Types of eating disorders include anorexia nervosa and bulimia nervosa, among others. These conditions affect millions of Americans of all ages, both male and female, and most commonly begin in adolescence. As the illness progresses, mental health and quality of life may diminish, leading to poor self-esteem, anxiety and depression.

The good news, however, is that eating disorders are treatable and families can be a powerful tool in that process. Earlier this month, we marked National Eating Disorder Awareness Week, however more work must be done all year long to increase awareness about this illness. To start, it's important to understand some of the myths about eating disorders, including:

  • Eating disorders are a choice
  • Parents cause eating disorders
  • An eating disorder is not that serious
  • Only really thin people have eating disorders
  • If my child is eating, they can't have an eating disorder
  • A person with an eating disorder needs to be motivated in order to recover
  • The "cause" of the eating disorder needs to be uncovered before a person can get better
  • Eating disorders are a female illness
  • My child is too young to have an eating disorder
  • My child with an eating disorder can get better on her/his own

The Pediatric Eating Disorders Center at Atlantic Health System, based at the Goryeb Children's Center at Overlook Medical Center in Summit, is the only multidisciplinary program in New Jersey exclusively for children and adolescents. The program offers education and treatment for anorexia nervosa, bulimia nervosa and related disorders in our partial hospitalization program and intensive outpatient program.

- Meghan L. Feehan, PsyD, clinical coordinator

 

Q: One or two tips for parents whose children may be struggling with an eating disorder?

Healthy eating has become a huge priority in our society. That is a wonderful thing – but there can be a potential to become very limited in what foods we see as healthy and necessary, especially in growing children and teens. Growing bodies need to incorporate all foods in order to function properly and active young people especially require large amounts of calories in order to meet their bodies’ many needs at this time. Encouraging young people to add healthy components to their diet (such as more fruits and veggies) and be respectful of the rest their bodies need (plenty of sleep at night as well as rest between work outs) encourages moderation rather that elimination. And of course – eating disorders do not always look or act the way we expect them to – if you have a child whose eating or exercise habits have changed drastically, or is failing to continue to gain weight (as expected for all children and teens through puberty to adulthood) take this seriously and consult a specialist. Eating disorders are sneaky illnesses and it is often up to those closest to the child to identify even minute changes before consequences become catastrophic.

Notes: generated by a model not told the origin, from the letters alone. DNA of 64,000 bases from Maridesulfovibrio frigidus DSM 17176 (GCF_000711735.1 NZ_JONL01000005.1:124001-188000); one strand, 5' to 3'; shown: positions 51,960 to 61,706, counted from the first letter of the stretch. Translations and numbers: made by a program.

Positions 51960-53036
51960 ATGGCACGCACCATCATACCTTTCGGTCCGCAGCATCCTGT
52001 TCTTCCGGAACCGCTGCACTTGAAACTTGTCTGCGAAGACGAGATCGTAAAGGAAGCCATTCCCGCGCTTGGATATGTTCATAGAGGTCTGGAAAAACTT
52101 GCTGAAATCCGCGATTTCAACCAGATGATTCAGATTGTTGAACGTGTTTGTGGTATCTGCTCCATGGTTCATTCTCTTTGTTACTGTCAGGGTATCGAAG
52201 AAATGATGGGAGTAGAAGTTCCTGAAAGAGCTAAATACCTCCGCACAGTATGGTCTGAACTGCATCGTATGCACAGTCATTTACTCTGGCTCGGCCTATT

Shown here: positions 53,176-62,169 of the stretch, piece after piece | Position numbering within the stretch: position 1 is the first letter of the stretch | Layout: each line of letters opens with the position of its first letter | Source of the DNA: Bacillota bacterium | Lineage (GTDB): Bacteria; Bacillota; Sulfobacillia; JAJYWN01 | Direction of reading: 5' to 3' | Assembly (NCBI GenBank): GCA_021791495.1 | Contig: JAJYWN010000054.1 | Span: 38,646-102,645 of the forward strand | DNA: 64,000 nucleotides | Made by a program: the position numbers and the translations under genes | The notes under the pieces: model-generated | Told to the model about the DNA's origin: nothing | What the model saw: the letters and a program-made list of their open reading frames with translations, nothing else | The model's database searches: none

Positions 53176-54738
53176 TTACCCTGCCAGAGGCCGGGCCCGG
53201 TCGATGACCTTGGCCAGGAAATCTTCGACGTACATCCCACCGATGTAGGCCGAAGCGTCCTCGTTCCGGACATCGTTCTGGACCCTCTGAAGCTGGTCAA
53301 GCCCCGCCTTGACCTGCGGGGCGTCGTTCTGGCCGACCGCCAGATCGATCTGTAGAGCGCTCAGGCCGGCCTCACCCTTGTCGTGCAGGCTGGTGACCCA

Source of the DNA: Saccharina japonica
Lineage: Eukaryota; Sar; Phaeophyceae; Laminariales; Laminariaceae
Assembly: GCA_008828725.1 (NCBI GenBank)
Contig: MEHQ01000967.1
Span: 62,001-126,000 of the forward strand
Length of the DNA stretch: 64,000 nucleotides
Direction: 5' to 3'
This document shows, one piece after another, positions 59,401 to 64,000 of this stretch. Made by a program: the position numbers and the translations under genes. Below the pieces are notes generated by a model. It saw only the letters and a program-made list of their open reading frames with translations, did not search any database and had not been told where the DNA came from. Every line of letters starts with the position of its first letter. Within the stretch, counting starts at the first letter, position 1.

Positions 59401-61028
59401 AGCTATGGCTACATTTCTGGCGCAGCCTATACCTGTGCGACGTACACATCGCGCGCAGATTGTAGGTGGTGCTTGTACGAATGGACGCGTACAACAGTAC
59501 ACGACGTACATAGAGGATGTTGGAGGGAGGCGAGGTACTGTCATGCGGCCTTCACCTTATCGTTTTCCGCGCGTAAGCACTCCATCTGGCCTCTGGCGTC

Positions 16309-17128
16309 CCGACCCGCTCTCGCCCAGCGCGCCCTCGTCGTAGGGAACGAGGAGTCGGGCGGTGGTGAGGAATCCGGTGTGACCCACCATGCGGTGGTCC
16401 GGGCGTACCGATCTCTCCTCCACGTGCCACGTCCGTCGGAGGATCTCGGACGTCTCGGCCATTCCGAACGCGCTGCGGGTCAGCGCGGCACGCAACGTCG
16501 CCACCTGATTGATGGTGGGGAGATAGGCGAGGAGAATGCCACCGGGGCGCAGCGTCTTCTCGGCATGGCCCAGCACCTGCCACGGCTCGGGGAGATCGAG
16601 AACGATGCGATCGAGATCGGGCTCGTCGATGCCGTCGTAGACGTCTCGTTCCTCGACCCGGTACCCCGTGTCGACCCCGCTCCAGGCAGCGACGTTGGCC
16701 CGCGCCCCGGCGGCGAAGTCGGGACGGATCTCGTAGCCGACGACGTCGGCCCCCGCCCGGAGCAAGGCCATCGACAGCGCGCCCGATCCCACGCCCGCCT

- Patricia Gazzola, APN-C, psychiatric nurse practitioner

 

Q: What are strategies for athletes struggling with an eating disorder or those who fear they are headed that way?